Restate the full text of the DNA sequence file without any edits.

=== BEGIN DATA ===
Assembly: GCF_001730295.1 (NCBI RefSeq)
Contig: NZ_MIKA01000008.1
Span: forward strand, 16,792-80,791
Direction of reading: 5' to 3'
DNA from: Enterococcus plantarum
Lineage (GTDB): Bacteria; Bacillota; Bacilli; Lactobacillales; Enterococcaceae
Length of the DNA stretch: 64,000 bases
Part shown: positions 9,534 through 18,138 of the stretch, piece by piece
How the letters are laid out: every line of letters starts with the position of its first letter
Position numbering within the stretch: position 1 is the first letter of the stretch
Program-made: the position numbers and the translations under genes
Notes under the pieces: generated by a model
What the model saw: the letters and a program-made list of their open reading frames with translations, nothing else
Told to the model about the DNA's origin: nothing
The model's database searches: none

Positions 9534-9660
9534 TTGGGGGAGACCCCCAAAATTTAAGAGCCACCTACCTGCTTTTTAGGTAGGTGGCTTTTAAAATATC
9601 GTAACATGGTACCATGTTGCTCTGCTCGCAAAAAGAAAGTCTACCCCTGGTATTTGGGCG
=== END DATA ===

Assembly: GCF_001730295.1 (NCBI RefSeq)
Contig: NZ_MIKA01000008.1
Span: forward strand, 16,792-80,791
Direction of reading: 5' to 3'
DNA from: Enterococcus plantarum
Lineage (GTDB): Bacteria; Bacillota; Bacilli; Lactobacillales; Enterococcaceae
Length of the DNA stretch: 64,000 bases
Part shown: positions 9,534 through 18,138 of the stretch, piece by piece
How the letters are laid out: every line of letters starts with the position of its first letter
Position numbering within the stretch: position 1 is the first letter of the stretch
Program-made: the position numbers and the translations under genes
Notes under the pieces: generated by a model
What the model saw: the letters and a program-made list of their open reading frames with translations, nothing else
Told to the model about the DNA's origin: nothing
The model's database searches: none

Positions 9534-9660
9534 TTGGGGGAGACCCCCAAAATTTAAGAGCCACCTACCTGCTTTTTAGGTAGGTGGCTTTTAAAATATC
9601 GTAACATGGTACCATGTTGCTCTGCTCGCAAAAAGAAAGTCTACCCCTGGTATTTGGGCG